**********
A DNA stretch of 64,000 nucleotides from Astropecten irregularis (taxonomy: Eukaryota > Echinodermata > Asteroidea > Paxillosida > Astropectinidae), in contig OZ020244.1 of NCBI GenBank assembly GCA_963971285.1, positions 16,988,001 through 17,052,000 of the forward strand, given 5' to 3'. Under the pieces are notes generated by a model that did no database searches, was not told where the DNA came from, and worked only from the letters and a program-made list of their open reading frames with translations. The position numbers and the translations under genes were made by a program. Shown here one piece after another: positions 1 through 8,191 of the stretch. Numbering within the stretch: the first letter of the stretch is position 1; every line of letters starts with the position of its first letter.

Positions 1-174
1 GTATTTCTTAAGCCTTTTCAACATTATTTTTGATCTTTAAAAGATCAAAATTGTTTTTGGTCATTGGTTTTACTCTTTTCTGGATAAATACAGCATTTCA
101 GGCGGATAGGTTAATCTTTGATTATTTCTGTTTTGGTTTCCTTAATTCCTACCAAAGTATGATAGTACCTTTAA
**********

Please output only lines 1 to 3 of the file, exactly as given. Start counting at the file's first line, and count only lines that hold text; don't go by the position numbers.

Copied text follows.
A DNA stretch of 64,000 nucleotides from Astropecten irregularis (taxonomy: Eukaryota > Echinodermata > Asteroidea > Paxillosida > Astropectinidae), in contig OZ020244.1 of NCBI GenBank assembly GCA_963971285.1, positions 16,988,001 through 17,052,000 of the forward strand, given 5' to 3'. Under the pieces are notes generated by a model that did no database searches, was not told where the DNA came from, and worked only from the letters and a program-made list of their open reading frames with translations. The position numbers and the translations under genes were made by a program. Shown here one piece after another: positions 1 through 8,191 of the stretch. Numbering within the stretch: the first letter of the stretch is position 1; every line of letters starts with the position of its first letter.

Positions 1-174
1 GTATTTCTTAAGCCTTTTCAACATTATTTTTGATCTTTAAAAGATCAAAATTGTTTTTGGTCATTGGTTTTACTCTTTTCTGGATAAATACAGCATTTCA